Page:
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Should hate crimes be reformed?

Should hate crimes be reformed?

Law Commission | Law Commission

2 min read Partner content

The body that keeps the law under review has launched a consultation on "inconsistent" hate crimes legislation.

The Law Commissionsaid only protects some minority groups better than others.

The criminal justice agencies monitor crime related to five main characteristics – disability, gender identity, race, religion and sexual orientation.

A crime is recorded as a hate crime if the victim or anyone else believes it to have been motivated by hostility or prejudice based on one of these characteristics.

Under the Crime and Disorder Act 1988 some crimes such as assault or criminal damage are prosecuted as aggravated offences.

These offences attract higher sentences if the offender demonstrates hostility or is motivated by racial or religious hostility at the time of the offence.

However, if the hostility or motivation relate to disability, sexual orientation or gender identity, the offence does not count as aggravated, although the court does still have the power to impose a higher sentence.

Professor David Ormerod QC, the Law Commissioner leading on the project says:

“Reforming the law would bring consistency.

“It would extend the protection of hate crime legislation and bring recognition to all victims who are targeted because of their disability, gender identity, race, religion or sexual orientation.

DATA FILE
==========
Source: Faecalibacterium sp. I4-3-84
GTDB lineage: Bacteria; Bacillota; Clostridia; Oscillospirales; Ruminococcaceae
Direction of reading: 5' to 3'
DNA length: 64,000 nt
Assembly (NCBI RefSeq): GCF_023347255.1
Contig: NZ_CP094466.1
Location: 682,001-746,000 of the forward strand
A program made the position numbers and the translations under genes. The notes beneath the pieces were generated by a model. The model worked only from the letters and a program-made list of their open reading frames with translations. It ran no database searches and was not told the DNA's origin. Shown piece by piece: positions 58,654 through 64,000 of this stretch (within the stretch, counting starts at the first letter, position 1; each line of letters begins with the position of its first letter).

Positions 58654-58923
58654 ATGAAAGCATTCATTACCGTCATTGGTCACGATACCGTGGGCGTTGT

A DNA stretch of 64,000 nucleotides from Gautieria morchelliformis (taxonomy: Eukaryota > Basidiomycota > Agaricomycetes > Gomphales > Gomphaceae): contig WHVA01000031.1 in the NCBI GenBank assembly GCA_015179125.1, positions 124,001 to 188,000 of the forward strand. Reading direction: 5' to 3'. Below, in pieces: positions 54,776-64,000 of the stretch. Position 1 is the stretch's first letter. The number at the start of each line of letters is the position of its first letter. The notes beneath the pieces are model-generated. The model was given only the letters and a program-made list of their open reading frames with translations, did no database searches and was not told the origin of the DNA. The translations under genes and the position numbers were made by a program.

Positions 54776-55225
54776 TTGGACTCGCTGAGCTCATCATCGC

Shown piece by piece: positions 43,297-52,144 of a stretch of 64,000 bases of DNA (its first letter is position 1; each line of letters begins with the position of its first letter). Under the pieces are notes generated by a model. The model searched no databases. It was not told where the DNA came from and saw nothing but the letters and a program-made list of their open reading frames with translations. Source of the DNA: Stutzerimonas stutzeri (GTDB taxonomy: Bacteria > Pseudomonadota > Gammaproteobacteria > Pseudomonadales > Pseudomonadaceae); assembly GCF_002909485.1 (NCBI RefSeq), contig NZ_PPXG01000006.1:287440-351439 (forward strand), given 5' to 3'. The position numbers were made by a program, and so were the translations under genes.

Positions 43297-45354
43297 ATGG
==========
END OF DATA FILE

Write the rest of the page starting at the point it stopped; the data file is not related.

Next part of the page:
“But it may be that the existing legislation and the power of the court to enhance sentencing for these offences already provides victims with adequate remedies, and the price we might pay for reform could outweigh the benefits.”

The Public Order Act 1986 punishes people who publish material that is intended to stir up hatred against people on the grounds of race, religion or sexual orientation.

But it does not provide the same protection to people where the grounds for stirring up hatred relate to disability or gender identity.

The Law Commissionconsultation, which closes on 27 September, will consider if new offences are adequately covered by existing criminal offences and if existing power of the courts to enhance sentencing in such cases already provide sufficient remedy.

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